Scholars have argued that institutions of higher education have a responsibility to cultivate students into citizens who are engaged with the social injustices facing the populace. This idealistic view, however, does not confront the myriad ways in which White privilege affects students as they enter higher education classrooms. The central argument herein is that student involvement in civic engagement initiatives, namely social justice oriented education and service-learning experiences, are key facets to the exploration of privilege and identity. Through the use of storytelling, students will be able to recognize and begin digesting the significance of privilege in their daily lives, with the ultimate goal of conscientiously engaging with greater community by becoming engaged citizens.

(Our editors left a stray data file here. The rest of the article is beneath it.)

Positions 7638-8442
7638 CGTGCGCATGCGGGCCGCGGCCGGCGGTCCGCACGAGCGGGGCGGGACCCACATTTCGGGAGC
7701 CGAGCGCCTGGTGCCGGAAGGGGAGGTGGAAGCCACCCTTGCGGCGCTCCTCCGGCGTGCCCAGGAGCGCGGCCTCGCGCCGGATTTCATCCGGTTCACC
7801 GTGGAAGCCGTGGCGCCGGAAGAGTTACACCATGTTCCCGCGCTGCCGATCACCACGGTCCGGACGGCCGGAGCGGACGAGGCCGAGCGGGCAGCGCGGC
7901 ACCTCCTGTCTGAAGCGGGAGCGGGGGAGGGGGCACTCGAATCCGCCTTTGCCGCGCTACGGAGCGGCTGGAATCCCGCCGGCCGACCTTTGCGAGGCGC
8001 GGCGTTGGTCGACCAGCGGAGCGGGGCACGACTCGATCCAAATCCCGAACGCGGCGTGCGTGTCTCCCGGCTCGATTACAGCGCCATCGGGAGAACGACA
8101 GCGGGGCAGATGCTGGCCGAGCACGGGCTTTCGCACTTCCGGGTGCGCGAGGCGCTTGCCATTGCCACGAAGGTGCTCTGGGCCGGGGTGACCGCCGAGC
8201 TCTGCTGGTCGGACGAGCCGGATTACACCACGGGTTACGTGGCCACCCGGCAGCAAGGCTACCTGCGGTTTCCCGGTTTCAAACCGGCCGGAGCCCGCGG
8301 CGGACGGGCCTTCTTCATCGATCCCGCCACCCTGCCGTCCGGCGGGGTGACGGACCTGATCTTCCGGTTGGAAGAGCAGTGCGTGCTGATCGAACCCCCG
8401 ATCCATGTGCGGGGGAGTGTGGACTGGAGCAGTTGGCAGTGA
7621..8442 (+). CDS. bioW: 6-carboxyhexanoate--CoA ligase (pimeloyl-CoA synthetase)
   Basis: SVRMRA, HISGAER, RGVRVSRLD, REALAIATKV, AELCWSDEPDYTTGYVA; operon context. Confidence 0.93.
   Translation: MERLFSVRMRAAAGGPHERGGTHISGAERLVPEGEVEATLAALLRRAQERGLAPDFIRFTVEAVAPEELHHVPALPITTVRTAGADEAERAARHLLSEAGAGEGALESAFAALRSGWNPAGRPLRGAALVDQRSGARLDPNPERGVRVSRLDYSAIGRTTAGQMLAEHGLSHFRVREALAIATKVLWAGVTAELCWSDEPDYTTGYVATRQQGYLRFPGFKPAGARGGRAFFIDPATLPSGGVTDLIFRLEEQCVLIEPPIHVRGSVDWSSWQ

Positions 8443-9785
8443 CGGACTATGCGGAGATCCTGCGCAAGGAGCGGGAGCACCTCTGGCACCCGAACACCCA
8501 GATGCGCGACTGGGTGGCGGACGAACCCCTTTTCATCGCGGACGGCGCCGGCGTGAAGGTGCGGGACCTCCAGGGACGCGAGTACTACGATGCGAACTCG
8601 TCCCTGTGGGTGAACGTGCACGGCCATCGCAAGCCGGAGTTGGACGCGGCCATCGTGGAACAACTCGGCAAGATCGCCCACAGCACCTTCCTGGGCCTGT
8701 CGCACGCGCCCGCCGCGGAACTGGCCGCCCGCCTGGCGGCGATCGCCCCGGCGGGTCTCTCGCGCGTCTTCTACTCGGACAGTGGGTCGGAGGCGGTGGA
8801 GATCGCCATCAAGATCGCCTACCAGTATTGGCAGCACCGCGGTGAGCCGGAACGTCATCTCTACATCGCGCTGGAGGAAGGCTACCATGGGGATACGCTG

"Student Voices: Some Powerful Event: Civic Engagement And Storytelling as Tools for Addressing Privilege,"
Journal of Community Engagement and Scholarship: Vol. 8
, Article 13.
Available at: https://digitalcommons.northgeorgia.edu/jces/vol8/iss2/13